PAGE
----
One very important part of an energy management program is to have top management support. More important, however, is the selection of the energy manager, who can among other things secure this support.

The person selected for this position should be one with a vision of what managing energy can do for the company. Every successful program has had this one thing in common—one person who is a shaker and mover that makes things happen. The program is then built around this person.

There is a great tendency for the energy manager to become an energy engineer, or a prima donna, and attempt to conduct the whole effort alone. Much has been accomplished in the past with such individuals working alone, but for the long haul, managing the program by involving everyone at the facility is much more productive and permanent.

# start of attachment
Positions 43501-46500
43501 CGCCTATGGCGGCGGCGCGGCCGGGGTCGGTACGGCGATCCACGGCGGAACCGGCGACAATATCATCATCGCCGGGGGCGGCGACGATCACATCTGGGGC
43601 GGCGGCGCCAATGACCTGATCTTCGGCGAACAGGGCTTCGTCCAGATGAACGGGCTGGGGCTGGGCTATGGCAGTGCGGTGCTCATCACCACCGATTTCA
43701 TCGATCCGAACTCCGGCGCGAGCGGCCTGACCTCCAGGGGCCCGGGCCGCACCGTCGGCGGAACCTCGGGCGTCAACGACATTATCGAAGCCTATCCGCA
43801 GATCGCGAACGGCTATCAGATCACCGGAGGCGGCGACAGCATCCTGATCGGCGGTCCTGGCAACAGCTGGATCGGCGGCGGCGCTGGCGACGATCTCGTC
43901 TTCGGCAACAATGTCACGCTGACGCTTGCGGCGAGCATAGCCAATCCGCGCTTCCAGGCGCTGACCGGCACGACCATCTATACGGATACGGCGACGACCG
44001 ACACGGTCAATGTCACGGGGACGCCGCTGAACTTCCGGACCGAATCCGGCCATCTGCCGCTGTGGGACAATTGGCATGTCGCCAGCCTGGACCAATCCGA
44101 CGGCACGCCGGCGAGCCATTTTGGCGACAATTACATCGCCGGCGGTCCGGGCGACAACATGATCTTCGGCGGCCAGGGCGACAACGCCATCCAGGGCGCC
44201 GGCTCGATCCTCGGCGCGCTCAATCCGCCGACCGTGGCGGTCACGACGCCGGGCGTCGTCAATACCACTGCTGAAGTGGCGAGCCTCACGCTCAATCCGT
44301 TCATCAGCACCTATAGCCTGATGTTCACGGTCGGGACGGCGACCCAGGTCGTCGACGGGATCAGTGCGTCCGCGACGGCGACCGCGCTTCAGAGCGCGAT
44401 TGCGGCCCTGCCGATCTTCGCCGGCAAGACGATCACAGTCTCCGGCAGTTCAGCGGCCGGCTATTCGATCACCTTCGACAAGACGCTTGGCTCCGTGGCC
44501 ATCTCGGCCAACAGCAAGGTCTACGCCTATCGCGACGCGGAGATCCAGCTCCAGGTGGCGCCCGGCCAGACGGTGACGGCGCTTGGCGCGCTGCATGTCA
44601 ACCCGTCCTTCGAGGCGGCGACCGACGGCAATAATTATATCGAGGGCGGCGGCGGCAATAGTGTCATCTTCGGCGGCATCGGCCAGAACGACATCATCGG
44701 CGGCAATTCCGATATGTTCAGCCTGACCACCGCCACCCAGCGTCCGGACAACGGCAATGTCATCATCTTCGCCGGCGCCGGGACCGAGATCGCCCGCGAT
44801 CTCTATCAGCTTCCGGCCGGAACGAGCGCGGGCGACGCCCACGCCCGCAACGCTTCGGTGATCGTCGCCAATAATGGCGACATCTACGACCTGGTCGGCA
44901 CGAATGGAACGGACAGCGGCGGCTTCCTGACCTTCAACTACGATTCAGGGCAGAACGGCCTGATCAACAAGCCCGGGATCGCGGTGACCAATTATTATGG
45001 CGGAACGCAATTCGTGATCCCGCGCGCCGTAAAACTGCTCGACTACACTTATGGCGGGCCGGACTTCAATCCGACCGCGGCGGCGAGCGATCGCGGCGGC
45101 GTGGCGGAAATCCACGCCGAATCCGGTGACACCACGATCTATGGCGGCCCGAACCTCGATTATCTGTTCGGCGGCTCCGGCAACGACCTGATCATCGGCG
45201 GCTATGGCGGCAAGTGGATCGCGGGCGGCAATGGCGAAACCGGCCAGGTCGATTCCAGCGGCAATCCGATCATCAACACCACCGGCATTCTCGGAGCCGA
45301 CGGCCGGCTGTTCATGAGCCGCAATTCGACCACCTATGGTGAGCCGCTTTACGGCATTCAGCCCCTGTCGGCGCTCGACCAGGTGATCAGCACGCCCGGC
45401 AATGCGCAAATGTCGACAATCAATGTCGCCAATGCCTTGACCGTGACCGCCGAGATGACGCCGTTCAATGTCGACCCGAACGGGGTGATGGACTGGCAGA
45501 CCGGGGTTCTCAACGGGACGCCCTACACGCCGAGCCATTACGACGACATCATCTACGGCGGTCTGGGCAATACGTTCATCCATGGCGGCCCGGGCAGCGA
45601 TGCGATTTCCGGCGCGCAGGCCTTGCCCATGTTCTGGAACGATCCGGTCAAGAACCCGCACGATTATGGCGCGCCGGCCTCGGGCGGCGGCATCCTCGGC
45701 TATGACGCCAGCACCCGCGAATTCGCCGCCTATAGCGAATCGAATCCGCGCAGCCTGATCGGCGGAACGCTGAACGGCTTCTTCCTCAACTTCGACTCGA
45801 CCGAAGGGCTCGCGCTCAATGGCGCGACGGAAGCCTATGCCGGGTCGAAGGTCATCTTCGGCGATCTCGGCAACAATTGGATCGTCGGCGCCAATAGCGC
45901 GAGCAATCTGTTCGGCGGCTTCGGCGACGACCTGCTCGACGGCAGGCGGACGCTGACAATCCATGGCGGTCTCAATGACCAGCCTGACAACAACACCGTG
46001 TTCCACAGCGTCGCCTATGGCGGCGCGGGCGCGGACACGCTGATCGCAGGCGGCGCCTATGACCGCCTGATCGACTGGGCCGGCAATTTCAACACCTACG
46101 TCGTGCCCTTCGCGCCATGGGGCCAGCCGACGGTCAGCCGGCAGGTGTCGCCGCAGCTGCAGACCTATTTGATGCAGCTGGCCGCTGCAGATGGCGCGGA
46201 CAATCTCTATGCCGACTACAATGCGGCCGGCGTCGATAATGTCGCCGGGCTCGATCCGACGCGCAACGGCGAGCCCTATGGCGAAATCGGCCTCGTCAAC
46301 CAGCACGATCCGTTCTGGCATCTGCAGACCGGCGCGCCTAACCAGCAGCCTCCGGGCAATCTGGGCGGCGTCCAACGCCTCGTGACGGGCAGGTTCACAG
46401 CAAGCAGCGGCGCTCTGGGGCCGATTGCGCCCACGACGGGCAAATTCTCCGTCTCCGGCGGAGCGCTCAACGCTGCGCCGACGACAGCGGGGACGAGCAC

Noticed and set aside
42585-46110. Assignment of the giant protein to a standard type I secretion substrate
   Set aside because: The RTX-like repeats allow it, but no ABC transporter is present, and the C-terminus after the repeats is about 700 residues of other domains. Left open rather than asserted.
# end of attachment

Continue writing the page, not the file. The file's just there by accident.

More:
Developing a working organizational structure may be the most important thing an energy manager can do. The role and qualifications of the energy manager have changed substantially in the past few years, caused mostly by EPAC92 requiring certification of federal energy managers, deregulation of the electric utility industry bringing both opportunity and uncertainty, and by performance contracting requiring more business skills than engineering. In her book titled “Performance Contracting:

Expanded Horizons,” Shirley Hansen give the following requirements for an energy management:

• Set up an Energy Management Plan

• Establish energy records

• Identify outside assistance

• Assess future energy needs

• Identify financing sources

• Make energy recommendations

• Implement recommendations

• Provide liaison for the energy committee

• Plan communication strategies

• Evaluate program effectiveness

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